All eyes are on Arizona for the presidential election, where former Vice President Joe Biden holds a steady lead against President Trump, despite the state’s history of voting for Republican presidents. But the state’s legislative races are also extremely high stakes: Democrats could flip the House of Representatives for the first time since 1966 and also have a chance to take back control of the Senate for the first time since 1990. 

Though Quezada isn’t running in one of the handful of closely watched races across the state, if one of the chambers is flipped next week, Quezada and other Democrats will have more power to advance their agenda. Currently, because Republicans hold a majority in both houses, they can kill bills from Democrats without even allowing the bills a hearing.

If that happens, Quezada said, “we have an opportunity to gain some movement,” particularly on some of the issues most important to him: criminal justice reform and access to quality education. 

Quezada supports decriminalizing offenses based on addiction, truancy, or poverty, and wants to end partnerships with ICE like the federal agency’s 287(g) agreements, which allow local law enforcement agencies to engage in federal immigration enforcement. He also supports creating independent and fully funded community oversight boards to review police use-of-force incidents, and wants to ban the use of military weapons by local law enforcement

“I’m an attorney, I’ve practiced criminal defense,” Quezada said. “So watching our criminal justice system—I don’t believe it’s broken, I believe it’s designed to impact poor people and people of color the way it does. Trying to change that system is a priority to me.”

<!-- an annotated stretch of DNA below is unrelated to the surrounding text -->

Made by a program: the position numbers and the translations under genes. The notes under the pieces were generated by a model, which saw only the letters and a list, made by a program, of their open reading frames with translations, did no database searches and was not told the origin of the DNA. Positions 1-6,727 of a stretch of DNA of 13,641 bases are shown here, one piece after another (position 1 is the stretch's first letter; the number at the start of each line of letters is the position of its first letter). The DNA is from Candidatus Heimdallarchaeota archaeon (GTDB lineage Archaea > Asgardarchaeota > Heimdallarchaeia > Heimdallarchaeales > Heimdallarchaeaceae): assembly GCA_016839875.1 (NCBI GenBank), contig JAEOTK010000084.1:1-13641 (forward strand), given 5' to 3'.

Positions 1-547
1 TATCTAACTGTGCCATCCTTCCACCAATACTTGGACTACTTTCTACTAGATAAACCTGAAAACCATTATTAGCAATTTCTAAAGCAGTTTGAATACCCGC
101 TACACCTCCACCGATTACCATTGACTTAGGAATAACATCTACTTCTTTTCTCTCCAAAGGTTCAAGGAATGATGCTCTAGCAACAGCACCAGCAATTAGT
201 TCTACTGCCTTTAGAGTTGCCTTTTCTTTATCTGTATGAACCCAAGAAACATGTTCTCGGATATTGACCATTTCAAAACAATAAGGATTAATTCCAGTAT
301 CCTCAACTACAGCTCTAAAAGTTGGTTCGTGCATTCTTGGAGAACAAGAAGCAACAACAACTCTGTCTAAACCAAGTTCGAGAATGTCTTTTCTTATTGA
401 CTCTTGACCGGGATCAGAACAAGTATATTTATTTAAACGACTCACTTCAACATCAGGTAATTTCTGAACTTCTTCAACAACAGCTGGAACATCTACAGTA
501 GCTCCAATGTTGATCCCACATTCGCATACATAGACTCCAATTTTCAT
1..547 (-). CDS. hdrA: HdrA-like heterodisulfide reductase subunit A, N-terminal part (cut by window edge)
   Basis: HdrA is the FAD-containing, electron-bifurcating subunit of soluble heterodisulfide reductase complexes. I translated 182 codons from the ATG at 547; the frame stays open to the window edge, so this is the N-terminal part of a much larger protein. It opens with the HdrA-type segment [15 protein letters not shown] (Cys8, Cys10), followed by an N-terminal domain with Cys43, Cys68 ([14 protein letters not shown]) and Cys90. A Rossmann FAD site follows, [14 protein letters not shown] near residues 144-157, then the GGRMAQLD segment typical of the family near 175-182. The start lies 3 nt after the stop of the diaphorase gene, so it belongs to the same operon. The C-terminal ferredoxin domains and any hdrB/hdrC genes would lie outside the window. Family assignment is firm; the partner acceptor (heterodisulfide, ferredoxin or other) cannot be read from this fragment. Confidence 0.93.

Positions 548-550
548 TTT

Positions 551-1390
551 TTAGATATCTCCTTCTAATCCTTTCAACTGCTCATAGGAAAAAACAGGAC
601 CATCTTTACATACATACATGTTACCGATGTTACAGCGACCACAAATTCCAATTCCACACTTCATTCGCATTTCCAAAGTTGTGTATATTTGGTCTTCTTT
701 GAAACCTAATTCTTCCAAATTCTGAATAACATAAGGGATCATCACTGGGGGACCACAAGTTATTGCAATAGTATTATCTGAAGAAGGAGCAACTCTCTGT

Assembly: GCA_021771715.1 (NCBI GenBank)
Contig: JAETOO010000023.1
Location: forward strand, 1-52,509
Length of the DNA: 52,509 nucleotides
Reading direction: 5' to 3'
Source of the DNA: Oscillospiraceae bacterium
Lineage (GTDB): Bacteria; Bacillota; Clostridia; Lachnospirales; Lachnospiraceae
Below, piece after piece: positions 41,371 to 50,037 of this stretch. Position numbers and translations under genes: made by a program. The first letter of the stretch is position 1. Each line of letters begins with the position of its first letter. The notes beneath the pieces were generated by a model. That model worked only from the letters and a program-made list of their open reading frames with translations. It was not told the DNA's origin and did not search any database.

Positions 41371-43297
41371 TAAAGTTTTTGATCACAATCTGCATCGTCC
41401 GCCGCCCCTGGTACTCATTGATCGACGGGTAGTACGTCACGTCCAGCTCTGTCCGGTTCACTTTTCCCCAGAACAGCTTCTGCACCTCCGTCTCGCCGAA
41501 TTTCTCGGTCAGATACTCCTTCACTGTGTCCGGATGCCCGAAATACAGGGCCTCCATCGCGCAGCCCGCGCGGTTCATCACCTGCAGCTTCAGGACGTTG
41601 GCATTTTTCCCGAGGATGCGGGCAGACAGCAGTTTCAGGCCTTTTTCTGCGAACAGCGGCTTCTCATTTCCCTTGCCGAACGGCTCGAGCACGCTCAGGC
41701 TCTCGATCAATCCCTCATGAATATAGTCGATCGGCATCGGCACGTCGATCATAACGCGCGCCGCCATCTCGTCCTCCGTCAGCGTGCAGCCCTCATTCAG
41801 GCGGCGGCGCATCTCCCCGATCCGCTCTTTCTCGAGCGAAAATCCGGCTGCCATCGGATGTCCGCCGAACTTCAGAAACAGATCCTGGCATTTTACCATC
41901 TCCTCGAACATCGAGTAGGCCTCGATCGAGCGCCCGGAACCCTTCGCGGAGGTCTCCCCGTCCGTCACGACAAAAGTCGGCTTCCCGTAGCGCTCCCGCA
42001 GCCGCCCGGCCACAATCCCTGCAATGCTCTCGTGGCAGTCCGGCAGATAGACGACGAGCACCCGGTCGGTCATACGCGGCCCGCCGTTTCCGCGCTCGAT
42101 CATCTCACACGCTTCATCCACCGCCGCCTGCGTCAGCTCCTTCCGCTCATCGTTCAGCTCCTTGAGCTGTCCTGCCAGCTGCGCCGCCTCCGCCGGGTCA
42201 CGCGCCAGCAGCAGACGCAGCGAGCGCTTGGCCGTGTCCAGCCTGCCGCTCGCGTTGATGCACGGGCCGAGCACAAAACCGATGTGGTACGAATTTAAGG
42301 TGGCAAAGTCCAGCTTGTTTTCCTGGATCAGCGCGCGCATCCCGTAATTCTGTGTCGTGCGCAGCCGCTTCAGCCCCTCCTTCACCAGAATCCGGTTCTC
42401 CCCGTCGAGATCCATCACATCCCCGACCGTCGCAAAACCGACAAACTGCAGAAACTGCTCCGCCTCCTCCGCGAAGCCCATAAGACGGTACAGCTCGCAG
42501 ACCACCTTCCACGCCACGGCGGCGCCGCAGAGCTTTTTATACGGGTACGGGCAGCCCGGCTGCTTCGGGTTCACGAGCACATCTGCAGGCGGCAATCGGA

Arizona’s lack of support for public education is also personal to Quezada, who has served on the Pendergast school board since 2010. Arizona is consistently one of the lowest-ranked states when it comes to funding public education. Quezada wants to provide pre-K statewide, increase teacher pay, and invest more in schools. He supports Proposition 208, the Invest in Ed initiative, which would put a 3.5 percent tax surcharge on people with annual incomes that exceed $250,000 for a single filing or $500,000 for a joint filing, and use the revenue to fund education. 

“If Prop 208 passes, I think refocusing our efforts on education funding will be a priority as well,” Quezada said. “208 does nothing for the capital needs, like the buildings themselves, so that’s a big need there still.”

Quezada told The Appeal he also wants to fight voter suppression and protect voting rights, and reform the healthcare system. He supports universal healthcare and automatic voter registration.

So far, Quezada says, his philosophy of voting for his progressive values with a clear conscience has served him well.

“My support has grown stronger every year,” Quezada said of the people in his district. Democrats “don’t have to compromise as much as we end up doing so often. I think the people of my district really appreciated that.”